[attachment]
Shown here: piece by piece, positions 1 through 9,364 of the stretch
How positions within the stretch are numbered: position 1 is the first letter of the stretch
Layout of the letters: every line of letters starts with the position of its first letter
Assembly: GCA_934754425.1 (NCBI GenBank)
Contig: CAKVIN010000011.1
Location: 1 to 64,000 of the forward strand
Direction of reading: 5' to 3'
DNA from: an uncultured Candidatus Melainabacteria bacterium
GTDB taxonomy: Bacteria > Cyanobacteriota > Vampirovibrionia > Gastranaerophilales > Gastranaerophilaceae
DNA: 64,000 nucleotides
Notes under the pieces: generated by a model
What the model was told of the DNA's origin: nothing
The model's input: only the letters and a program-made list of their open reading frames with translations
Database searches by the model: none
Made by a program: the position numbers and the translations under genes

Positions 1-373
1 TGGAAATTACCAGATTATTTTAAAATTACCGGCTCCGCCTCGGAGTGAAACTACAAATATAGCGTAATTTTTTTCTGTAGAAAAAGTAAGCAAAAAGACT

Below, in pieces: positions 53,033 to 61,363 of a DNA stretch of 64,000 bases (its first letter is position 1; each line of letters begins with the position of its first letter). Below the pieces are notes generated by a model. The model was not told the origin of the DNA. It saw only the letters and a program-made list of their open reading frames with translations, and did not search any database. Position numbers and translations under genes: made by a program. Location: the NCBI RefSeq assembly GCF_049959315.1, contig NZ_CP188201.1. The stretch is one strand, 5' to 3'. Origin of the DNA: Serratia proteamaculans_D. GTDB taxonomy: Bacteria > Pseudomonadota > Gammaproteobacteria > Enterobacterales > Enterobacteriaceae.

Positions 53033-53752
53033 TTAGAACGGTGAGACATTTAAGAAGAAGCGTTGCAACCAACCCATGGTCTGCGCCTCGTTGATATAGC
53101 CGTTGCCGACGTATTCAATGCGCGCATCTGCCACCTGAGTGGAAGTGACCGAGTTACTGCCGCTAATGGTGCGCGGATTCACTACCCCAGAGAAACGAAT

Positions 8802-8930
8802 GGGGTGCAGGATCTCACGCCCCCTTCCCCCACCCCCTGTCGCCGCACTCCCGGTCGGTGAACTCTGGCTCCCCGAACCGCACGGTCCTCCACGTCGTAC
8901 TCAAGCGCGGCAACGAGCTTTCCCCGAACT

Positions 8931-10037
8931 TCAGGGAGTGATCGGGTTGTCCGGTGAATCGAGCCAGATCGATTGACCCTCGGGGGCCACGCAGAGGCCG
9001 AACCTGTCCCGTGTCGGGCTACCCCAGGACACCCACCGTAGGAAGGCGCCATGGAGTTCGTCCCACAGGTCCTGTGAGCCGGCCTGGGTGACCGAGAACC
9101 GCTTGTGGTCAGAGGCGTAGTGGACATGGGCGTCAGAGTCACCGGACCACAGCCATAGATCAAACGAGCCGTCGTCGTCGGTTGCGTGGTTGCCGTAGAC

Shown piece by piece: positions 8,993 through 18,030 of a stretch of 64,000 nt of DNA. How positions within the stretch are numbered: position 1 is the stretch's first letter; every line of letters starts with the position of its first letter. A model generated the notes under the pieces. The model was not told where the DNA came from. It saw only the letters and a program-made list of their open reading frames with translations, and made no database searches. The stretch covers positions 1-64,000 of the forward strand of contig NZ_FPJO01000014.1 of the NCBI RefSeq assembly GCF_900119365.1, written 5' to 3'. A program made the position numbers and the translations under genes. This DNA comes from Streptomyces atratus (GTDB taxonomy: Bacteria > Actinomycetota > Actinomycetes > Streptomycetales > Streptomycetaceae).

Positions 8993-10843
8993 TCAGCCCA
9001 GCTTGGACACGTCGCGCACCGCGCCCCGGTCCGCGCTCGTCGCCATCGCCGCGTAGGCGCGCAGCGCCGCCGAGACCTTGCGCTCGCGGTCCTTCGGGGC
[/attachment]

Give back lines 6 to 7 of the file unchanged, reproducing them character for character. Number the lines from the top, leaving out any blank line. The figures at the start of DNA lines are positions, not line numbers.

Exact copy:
Location: 1 to 64,000 of the forward strand
Direction of reading: 5' to 3'